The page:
Abandoning the role of super singer, sought after and desired by all Hollywood stars – who has regularly “iconified” in his shots or video clips – abandoning the hyper-worldly life, abandoning Los Angeles, he has retired to his home in Hawaii, surrounded by forest and silence.
From being a Star (with a capital S), to being with himself. To find himself again, to reconnect with the true meaning of life. This might be confusing, at first glance, with the choice of an ascetic life, away from it all; even from his own art.
But it is not so; after all we are talking about one of the most important photographers of our time (even though the term is reductive, in this case). The silence, peace and lots and lots of swimming help to think, to let ideas flow better, to let thoughts in, to find that coveted balance of the spirit which had lost track for a while.
His last work starts from here .An introspective vision of vanity and beauty … in Lachapelle. With titles like Springtime, Late Summer or Deathless Winter, he wanted to look at the four seasons, alluding the life cycle: from birth to death.
The title of the series, Earth Laughs in Flowers (more or less “the flowers are the smile of the Earth”), is openly inspired by the poem Hamatreya by Ralph W. Emerson in which flowers are the expression of the laughter that the Earth has towards the arrogance of the human being, who always believes he can dominate the forces of nature. An idea that relates to the representation of the Baroque vanity, the Baroque still-life where the concept is linked to the hubris* and the transcending of human existence: flowers, fruits, plants, animals, insects, masks, candles, clocks or skulls, symbols of transience and the senseless nature of vanity “Just like withered flowers, all of us will see our beauty fade away.”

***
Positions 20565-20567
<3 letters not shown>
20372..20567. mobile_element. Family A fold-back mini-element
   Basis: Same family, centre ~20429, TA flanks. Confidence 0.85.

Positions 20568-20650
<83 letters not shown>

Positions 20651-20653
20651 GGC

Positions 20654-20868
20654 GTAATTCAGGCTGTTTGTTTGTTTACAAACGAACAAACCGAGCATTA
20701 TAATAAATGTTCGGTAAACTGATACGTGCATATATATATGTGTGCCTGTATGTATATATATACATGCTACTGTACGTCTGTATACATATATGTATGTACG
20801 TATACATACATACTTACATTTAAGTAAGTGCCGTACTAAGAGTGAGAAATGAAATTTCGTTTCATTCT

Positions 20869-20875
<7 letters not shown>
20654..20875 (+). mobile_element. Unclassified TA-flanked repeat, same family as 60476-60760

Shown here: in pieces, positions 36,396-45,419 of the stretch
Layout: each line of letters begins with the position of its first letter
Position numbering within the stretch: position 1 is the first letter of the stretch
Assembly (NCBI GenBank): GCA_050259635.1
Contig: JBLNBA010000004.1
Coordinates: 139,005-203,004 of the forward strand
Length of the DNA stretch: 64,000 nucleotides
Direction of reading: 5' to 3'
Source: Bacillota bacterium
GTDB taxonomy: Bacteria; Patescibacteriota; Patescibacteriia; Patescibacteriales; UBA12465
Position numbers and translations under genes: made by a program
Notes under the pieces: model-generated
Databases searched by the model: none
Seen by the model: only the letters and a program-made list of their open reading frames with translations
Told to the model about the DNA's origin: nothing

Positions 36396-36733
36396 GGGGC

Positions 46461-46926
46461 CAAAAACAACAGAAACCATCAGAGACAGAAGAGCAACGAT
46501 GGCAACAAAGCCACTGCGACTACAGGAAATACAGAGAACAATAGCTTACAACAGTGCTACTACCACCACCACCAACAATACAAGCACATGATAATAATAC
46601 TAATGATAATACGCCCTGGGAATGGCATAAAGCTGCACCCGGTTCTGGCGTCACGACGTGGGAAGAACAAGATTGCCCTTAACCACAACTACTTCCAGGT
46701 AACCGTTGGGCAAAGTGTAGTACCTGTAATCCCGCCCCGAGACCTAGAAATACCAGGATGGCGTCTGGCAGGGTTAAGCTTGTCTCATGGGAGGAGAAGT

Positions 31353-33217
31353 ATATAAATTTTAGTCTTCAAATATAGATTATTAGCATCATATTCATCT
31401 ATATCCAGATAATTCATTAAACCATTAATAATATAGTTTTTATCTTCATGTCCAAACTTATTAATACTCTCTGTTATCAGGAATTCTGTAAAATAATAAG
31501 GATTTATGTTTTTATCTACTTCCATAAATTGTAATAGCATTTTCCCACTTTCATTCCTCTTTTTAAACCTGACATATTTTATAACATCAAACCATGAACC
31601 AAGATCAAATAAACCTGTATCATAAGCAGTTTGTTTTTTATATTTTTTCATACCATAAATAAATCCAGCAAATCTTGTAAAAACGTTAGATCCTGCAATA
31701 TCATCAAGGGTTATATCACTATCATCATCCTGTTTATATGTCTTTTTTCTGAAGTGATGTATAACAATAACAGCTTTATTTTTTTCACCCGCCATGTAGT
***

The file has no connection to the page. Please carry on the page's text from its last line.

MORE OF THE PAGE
Lachapelle has transposed the concept from painting to photography, with his very personal iconography. So, looking at the pictures you see appear, among the flowers, cigarette butts, newspapers of the day before, old mobile phones, pieces of plastic, Barbie dolls, masks, medical implants, manga masks, pieces of burned American flags, paper airplanes, balloons, cans, leftover food, body parts and many other fragments of a problematic and lonely society like ours; increasingly drowned in smart devices and social networks.
A symbolic imagery, bizarre and often excessive; a beautiful celebration of life, before it ends.
*Hubris is a Greek word, and summarizes, superficially, the concept of “honourable arrogance, around which the honour of men masks the selfishness of their deeds“